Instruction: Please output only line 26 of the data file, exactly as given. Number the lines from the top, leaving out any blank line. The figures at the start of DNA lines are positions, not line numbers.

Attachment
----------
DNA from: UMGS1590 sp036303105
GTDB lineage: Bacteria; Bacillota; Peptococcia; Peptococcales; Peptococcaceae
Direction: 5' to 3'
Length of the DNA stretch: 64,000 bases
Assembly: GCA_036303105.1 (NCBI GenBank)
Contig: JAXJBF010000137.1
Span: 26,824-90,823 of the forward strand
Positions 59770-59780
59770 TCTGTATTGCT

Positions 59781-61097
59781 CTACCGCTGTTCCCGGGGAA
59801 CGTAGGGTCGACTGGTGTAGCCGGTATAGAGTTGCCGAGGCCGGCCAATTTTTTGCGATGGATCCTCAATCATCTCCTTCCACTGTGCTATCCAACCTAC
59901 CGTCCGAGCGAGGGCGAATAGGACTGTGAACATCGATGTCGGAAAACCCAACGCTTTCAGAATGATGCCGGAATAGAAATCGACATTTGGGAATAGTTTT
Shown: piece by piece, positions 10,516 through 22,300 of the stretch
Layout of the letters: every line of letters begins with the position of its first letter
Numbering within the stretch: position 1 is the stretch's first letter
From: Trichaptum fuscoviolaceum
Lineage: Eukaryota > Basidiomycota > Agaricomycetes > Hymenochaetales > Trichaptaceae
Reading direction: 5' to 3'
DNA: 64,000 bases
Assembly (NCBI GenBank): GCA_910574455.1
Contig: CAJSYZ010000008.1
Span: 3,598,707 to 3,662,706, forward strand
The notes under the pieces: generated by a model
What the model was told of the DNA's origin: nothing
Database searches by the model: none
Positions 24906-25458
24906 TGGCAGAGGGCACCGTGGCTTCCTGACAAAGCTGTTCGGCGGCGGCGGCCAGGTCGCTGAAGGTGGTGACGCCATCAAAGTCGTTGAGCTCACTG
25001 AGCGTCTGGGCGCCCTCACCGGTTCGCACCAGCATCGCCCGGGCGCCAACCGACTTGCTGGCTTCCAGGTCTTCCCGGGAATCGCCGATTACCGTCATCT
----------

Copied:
Database searches by the model: none